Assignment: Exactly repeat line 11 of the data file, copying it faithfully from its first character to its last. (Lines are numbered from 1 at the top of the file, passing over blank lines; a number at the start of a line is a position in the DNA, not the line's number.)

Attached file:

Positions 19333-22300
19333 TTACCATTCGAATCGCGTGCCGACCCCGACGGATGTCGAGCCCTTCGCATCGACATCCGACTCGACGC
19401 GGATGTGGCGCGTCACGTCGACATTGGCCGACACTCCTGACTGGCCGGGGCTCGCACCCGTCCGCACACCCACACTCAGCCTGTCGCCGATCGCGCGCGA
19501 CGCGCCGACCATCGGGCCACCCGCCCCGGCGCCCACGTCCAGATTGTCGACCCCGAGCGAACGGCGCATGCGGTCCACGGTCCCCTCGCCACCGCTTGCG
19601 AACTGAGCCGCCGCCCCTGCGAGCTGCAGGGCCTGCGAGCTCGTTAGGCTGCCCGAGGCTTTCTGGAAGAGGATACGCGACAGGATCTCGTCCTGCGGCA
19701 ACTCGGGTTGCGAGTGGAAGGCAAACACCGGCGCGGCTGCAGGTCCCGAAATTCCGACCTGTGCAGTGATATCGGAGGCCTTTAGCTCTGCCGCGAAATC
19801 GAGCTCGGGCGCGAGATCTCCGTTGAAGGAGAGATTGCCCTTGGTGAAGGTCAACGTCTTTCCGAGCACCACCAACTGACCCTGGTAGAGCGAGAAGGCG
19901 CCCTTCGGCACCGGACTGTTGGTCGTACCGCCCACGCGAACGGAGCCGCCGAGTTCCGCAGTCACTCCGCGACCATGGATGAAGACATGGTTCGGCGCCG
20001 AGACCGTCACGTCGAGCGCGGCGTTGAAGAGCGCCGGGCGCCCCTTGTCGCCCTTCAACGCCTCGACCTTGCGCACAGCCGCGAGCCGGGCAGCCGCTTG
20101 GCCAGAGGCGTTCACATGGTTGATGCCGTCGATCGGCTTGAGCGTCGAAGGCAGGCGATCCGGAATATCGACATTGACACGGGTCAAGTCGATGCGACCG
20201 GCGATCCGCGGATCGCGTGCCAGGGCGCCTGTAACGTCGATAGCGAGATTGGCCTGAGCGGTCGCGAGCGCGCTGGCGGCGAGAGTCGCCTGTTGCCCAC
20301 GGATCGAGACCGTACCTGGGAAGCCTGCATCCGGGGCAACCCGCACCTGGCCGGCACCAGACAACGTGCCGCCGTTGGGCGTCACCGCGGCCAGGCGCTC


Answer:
20201 GCGATCCGCGGATCGCGTGCCAGGGCGCCTGTAACGTCGATAGCGAGATTGGCCTGAGCGGTCGCGAGCGCGCTGGCGGCGAGAGTCGCCTGTTGCCCAC